Over the past decades, the Arctic has experienced some of the most rapid global warming, resulting in structural changes in sea-ice as well as in oceanographic physico-chemical parameters. This changes will impact organisms at every level of the Arctic food web from phytoplankton to top predators. Because of their position at the top of the marine food web and their close association with sea-ice, ice seals are considered bio-indicators of the ecosystem health. The sensitivity to the impacts of climate change on ice seals is expected to be species-specific. Hooded seals (Cystophora cristata) are considered highly sensitive to changes in sea ice conditions due to a high dependence to stable ice floes for whelping, lactation, and moulting (thermoregulation), and as foraging habitat. Hooded seals are listed as ‘Vulnerable’ by the International Union for Conservation of Nature (IUCN). The scarcity of Arctic ice seal demographic and movement data via biotelemetry (due to their remote habitat and logistical and financial difficulties to set up large scale field sessions) limits our ability to clearly understand the impacts of climate-induced changes on ice seal dynamics and distribution, and consequently limits our capacity to forecast the future viability of ice seals to adapt to climate and habitat change. This project seeks to first investigate the movement and foraging ecology hooded seals at different life stages to provide a better understanding of the mechanistic links between environmental changes and seals’ behavioural and ecological responses. Ultimately, understanding these links will allow us to forecast the impacts of projected climate scenarios on marine Arctic ecosystem functioning.

Funding and partners:

BNP Paribas foundation, Department of Fisheries and Oceans Canada, French Ministry of Higher Education and Research, CNRS, La Rochelle Uiversity, France-Canada Research Funds, ECOMM chaire


Impacts of oceanic changes on energetics, behaviours & life-history strategies of fur seals

The current impacts of climate changes on oceans are not homogenous worldwide: in sub-polar and temperate regions, marine ecosystems tend to experience a directional linear increase towards hotter environments, while tropical regions decrease in climate stability and predictability along with an increase in frequency of extreme climate events such as ENSOs and marine heatwaves. These rapid physical forcings will have a different impact on the structure and dynamics of food webs, right up to top predators, which as integrators of ecosystem changes from geochemical parameters to preyscape dynamics, are considered indicators of marine ecosystem health. The consequences of warming for long-lived top predators depends on their ability to respond to and survive changing in environmental patterns they are exposed to. As long-lived species are unlikely to show evolutionary responses at the rate to keep pace with climate change, behavioral plasticity is key for understanding these responses to environmental changes. In turn, these behavioural changes will impact diet and movements of individuals, their energetic cost/benefit ratios, and result in expressions of phenotypic and life history-trait plasticity. The main objective of this project is to determine how changes in physical and biological/trophic environments impact the behaviours, energetics and life history traits of fur seals in various locations. Specifically, how environmental variability and predictability shape individual strategies of fur seals given their acclimation and adaptive capacities, the consequences on fitness traits, and ultimately on population trajectories.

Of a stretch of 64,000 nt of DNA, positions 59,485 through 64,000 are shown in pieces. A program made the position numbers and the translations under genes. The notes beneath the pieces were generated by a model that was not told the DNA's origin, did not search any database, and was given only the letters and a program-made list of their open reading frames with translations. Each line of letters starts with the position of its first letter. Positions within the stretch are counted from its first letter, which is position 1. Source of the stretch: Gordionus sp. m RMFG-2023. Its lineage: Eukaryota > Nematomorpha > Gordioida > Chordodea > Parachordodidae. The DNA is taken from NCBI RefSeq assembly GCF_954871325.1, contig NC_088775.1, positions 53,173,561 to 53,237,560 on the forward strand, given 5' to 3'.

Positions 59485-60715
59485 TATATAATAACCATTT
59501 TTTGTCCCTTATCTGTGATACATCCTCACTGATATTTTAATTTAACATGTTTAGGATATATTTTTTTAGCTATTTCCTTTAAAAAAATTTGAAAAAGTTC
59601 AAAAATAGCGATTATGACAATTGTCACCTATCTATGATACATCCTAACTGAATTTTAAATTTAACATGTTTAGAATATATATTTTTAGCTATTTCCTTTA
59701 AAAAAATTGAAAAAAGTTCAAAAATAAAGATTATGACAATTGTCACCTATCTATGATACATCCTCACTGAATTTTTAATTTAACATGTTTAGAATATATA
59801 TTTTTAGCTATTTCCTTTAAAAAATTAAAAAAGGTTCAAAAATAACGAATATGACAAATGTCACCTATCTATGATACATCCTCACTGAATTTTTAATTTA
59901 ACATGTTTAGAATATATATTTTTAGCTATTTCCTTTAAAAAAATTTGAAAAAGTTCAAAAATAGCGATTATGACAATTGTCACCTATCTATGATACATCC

Funding and partners:

French Polar Institute IPEV, CNRS, La Rochelle University


Newly-developed microsonars and AI methods to analyze the underwater data they collect

Marine ecosystems are undergoing drastic and rapid changes due to anthropogenic pressures from intensive fishing, pollution, habitat loss, or global warming. The consequences of these changes on ecosystem functioning often remain poorly assessed, with only 5% addressing the overall question of the ecological consequences of these physical changes due to a persisting deficit of in situ-collected biological data. These gaps are primarily due to a lack of tools suitable for sampling intermediate trophic levels (i.e. nekton: zooplankton, gelatinous, fish and squid ...) simultaneously with the measurement of physical and biogeochemical oceanographic parameters at fine scales. In the last 20 years, animal-borne bio-logging devices, have revolutionized the study of animal behavior in their natural environments, and allowed to start bridging these data gaps. To that end, new underwater micro-cameras and a newly-developed micro-sonar that mimics the echolocation system of whales and dolphins, have been deployed on diving marine animals to record the presence of mid-trophic level organisms along the trajectory of diving marine predators . Moreover, the large and growing datasets generated by these loggers prohibit manual analysis in their entirety and as such require the development of accurate and relevant data processing methods based on machine learning to automatically extract relevant information from raw data.